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EDITORIAL COMMENTS: Mum's the word

March 1, 2005
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Maintain a climate of truth-telling. Who doesn’t want this as part of their safety and health culture? Especially after reading Jim Collins’ “Good to Great,” which upwards of two million people have done. Head-on confrontation with harsh realities (and safety can definitely qualify as a harsh reality) is one of five traits separating good companies from the great ones, according to Collins and his research team of 20 business school students.

After analyzing 1,435 public companies, Collins and his team unearthed essentials for greatness that include:

  • Poke, probe and prod. Do it early and often. Great leaders always ask why, why, why. Why are employees refusing to open up in exit interviews? Why are competitors bashing our brains in?

  • Use informal meetings where there’s no script, no agenda. Open the discussion by asking, “So, what’s on your mind?”

  • Turn up the heat. Don’t duck an intense debate over a clash of views. Let your staff duke it out.

  • When assessing failures of any sort, conduct “autopsies without blame.”

  • Thou shall not be penalized for hoisting the red flag. Employees must be free to challenge management assumptions, analyses and decisions.

    On page 14 this month’s [March] issue of ISHN, our columnist Dr. Scott Geller applies lessons from “Good to Great” to safety and health. It certainly makes sense:

    “Why?” is the best question you can ask about a close call, an accident, low scores on a perception survey or management system audit. “Why?” questions are hardest to evade and produce the most details.

    Conducting autopsies without blame makes perfect sense when investigating accidents. Employees must be able to raise safety concerns and complaints without fear of rebuke, ridicule, demotion or a ticket out the door.

    Reality bites

    There’s only one problem. Employees aren’t saying what’s on their minds much these days.

    We may be a nation of whiners, complainers and exhibitionists on Montel Williams, Dr. Phil, Oprah, Judge Judy, Jerry Springer, Divorce Court, People’s Court, American Idol, Larry Elder, radio talk shows night and day and, according to various estimates, anywhere from 2.5 to 8.8 million blogs (Internet personal diaries). But during office hours, we’re a bunch of clams, basically.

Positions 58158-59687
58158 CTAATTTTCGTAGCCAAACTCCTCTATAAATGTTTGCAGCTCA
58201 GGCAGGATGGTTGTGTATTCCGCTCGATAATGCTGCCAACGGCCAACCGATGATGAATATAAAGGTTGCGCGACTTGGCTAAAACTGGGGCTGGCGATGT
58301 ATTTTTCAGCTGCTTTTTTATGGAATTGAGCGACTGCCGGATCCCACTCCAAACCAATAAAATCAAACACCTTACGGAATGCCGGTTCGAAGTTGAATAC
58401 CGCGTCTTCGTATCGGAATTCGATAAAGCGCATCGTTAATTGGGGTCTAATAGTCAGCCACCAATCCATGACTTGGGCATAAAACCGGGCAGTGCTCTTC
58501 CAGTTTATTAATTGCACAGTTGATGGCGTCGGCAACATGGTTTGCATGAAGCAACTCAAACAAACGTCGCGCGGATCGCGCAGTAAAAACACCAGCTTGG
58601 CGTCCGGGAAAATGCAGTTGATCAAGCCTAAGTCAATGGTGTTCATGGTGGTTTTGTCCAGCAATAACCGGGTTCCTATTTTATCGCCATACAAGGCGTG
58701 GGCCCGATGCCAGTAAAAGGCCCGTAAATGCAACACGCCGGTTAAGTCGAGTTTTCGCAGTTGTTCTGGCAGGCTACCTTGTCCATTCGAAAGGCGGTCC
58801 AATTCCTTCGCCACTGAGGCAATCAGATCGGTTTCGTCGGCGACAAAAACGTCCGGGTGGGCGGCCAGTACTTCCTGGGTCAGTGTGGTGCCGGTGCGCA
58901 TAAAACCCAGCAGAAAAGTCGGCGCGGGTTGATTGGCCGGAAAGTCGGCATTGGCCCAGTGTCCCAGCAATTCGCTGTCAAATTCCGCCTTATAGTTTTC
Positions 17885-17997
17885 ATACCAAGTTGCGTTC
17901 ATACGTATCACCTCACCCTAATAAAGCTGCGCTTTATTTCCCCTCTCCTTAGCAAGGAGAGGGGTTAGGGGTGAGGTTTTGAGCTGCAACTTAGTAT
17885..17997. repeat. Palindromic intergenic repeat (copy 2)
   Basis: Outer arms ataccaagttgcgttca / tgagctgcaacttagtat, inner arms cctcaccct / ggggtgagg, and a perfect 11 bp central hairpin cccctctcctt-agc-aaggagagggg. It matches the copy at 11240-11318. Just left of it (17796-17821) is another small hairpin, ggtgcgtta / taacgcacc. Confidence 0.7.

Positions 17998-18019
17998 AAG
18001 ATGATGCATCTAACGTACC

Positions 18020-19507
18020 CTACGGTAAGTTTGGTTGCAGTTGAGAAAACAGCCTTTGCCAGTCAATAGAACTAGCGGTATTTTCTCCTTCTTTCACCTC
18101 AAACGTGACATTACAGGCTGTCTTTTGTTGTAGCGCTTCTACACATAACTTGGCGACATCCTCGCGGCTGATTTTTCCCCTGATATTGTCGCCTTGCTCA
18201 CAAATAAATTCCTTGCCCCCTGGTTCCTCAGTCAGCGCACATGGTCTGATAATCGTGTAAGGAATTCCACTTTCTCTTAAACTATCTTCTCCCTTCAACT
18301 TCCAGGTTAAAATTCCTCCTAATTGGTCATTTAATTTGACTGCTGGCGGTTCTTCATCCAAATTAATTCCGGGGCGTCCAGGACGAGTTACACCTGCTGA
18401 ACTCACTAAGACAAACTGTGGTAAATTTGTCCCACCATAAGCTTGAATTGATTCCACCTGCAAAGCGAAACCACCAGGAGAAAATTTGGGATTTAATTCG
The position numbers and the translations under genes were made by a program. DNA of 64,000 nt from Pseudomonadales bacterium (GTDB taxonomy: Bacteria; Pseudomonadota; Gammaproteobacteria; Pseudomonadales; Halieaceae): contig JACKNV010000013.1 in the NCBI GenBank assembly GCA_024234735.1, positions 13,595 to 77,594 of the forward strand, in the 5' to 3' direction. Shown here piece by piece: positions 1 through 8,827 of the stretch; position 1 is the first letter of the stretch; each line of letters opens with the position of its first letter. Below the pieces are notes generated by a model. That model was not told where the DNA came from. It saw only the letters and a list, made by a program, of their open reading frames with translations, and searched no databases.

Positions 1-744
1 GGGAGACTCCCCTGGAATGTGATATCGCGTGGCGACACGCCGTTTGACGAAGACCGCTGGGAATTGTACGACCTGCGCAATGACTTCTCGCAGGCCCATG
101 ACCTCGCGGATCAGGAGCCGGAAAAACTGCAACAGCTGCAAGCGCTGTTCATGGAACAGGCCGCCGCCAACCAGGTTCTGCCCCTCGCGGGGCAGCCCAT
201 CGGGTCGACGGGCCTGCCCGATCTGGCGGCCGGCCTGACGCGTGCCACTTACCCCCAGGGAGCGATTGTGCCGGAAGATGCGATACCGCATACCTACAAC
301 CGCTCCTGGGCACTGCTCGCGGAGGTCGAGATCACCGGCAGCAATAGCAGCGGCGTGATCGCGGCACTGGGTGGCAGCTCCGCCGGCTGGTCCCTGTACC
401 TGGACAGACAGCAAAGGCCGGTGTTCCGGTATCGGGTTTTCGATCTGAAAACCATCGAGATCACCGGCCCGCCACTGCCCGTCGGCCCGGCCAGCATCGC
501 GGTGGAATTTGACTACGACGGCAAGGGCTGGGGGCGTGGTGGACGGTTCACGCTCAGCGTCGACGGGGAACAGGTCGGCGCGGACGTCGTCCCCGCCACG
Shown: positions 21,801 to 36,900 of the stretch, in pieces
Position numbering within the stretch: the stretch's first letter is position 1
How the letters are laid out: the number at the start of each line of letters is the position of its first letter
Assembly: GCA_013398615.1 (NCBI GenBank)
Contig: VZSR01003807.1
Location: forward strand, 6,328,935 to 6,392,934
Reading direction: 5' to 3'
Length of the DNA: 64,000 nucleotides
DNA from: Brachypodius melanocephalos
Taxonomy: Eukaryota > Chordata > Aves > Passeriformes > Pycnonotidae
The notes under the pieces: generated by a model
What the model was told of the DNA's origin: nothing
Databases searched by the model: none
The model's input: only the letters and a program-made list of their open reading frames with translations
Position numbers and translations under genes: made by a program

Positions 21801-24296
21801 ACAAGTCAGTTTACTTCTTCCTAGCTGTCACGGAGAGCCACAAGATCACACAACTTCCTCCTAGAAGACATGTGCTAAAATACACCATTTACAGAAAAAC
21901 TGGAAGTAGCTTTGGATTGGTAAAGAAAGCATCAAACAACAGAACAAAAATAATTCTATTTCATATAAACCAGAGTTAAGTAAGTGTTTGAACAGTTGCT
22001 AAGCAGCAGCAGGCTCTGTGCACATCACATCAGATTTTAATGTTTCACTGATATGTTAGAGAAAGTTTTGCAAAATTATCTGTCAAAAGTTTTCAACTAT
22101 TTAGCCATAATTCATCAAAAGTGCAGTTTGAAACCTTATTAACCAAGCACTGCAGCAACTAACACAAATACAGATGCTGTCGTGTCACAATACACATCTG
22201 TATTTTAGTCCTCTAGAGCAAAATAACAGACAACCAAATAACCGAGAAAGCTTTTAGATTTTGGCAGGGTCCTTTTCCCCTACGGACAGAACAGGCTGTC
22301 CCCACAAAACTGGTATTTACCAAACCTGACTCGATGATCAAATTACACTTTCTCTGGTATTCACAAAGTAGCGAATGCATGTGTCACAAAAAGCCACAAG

“We still have, in almost every plant I work, a general hesitation to reporting incidents,” says one corporate EHS manager.

    “Why would anyone speak out about anything, given the risks inherent in providing feedback?” asks an EHS consultant. She regularly finds managers and supervisors reluctant to speak out about their own staff’s incompetence for fear that 1) it reflects badly on them, and 2) it means they will have to do something about it.

    Employees steer clear of discussing a long list of topics, according to EHS pros we asked, including: personal health issues (fearing the company will consider health issues if job cuts come); decisions from upper management; changes in work practices or design; substance abuse by coworkers; “stupid rules”; “how work really gets done around here — how we manipulate the system.”

    There are logical, long-standing reasons for claming up on the job. “No one wants to get written up,” says a safety manager.

    Plus, fear of confrontation is a universal survival instinct. Check out a 2004 survey of 1,318 Norwegian doctors — 54 percent found it difficult to criticize peers for professionally unacceptable conduct. “Low acceptance of criticism among colleagues is a trait of the medical culture,” concluded researchers in the journal, “Quality and Safety in Health Care.”

    It’s a trait found everywhere.

    When a manager gives negative feedback, the employee hears the manager saying that he or she is worthless, explains a columnist in a recent Seattle Times article. The manager might be talking about a specific behavior or risk that was taken, but the employee hears something more profound and personal, that their value and worth and self-esteem are under attack.

    Compounding factors

    In 2005 it’s even harder to have the kind of “open, frank and fact-finding conversations about all safety-related incidents” that Dr. Geller encourages. Why?

    1) Companies quick to lop payrolls, shutter plants and ship jobs to the Far East just drive anxious employees more into a survival mode.

    2) Despite a gazillion books on leadership, employees still don’t see signs that managers really want to poke, prod and probe. Only 45 percent of 25,000 workers surveyed last year by Towers Perrin said senior leadership both talks and listens, creating a pathway for two-way communication.

    Think about it. How often have you met an exec who leans back and says, “OK, I want to explore this. Why did we just get fined $250,000 by OSHA? Relax, really, this is an autopsy without blame.”

    If you want to learn how some companies are “open and frank” about safety and health at a time when downsizing and outsourcing always lurk around the corner, go to the Voluntary Protection Program Participants Association Web site (www.vpppa.org). Find the VPP site closest to you. Ring up the EHS manager and offer him or her lunch. VPP reps are some of the most open people in safety. But to build trust, leave your tape recorder back at the office.

    — Dave Johnson, Editor

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